A film by Rashaad Ernesto Green
Human Rights, United States (2008) | 15 mins
Words by Charlotte Daraio
A play on words, Premature not only depicts an unexpected and early childbirth, but the adolescence of a juvenile mother. Premature’s protagonist, Trisha, is pre-mature: too young to foresee the repercussions of her newfound pregnancy and too young to understand the implications of being a woman—specifically, a working woman in an intolerant society.
Living in a low socioeconomic neighbourhood, Trisha tells her young mother that she ‘doesn’t understand’ what she’s going through. This comment and it’s rebuttal provokes a glimpse into the vicious cycle of poverty that Trisha doesn’t yet comprehend.
Trisha initially sees her pregnancy with starry, naive eyes: she cuddles a doll as she calls her boyfriend and tells him the news, but is later shocked when he rejects her and her unborn child. This spirals Trisha into desperation; a chain link fence casts shadows over her face at the beginning and end of the film to quite literally represents her entrapment. She’s fenced in, out of options, and feels forced into doing unimaginable things that wealthier, educated, and supported women wouldn’t even dream to consider.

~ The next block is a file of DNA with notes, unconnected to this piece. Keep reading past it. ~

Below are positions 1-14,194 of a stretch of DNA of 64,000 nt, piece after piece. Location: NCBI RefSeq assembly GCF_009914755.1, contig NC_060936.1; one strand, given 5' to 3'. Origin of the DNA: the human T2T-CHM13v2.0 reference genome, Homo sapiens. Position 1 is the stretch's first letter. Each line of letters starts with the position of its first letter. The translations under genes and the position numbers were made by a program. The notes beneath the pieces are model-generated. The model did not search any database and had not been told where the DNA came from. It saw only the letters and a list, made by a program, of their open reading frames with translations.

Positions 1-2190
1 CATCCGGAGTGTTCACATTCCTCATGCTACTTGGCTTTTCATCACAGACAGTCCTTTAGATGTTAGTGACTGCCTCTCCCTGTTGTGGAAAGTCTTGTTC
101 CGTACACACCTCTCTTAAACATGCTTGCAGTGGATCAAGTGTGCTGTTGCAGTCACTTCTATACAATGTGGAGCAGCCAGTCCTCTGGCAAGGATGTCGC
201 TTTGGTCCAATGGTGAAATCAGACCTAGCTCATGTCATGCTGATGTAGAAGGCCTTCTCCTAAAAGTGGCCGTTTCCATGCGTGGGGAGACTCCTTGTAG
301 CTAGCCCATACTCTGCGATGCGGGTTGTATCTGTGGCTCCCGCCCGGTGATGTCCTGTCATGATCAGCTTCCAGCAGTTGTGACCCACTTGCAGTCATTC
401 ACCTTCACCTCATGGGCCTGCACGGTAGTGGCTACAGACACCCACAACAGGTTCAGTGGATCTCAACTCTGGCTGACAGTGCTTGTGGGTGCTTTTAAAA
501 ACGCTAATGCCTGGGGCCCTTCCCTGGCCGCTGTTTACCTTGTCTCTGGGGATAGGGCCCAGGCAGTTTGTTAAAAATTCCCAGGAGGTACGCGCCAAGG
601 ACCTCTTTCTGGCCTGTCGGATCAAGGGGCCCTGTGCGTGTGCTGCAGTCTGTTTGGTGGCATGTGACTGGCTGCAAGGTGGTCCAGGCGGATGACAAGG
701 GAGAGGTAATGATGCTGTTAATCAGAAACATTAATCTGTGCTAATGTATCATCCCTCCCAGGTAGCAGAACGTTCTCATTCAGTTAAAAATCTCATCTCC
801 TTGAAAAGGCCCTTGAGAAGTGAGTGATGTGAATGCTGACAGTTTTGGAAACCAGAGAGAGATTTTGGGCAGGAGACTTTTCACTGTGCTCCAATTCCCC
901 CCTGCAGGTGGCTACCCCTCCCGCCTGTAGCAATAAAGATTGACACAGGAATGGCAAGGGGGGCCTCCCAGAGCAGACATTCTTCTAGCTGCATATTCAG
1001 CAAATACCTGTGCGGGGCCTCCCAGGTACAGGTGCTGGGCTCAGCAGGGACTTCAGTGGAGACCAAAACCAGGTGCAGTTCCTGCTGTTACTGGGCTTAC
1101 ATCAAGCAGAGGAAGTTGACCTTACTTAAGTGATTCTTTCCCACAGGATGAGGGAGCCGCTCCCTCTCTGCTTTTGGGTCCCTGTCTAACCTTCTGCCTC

Premature is a harrowing short fiction film that feels eerily like a documentary. It’s handheld shots and realistic acting style nearly too-perfectly encapsulate the helplessness of its protagonist.
It’s a harrowing depiction of innocence lost and of multiple lives forever affected.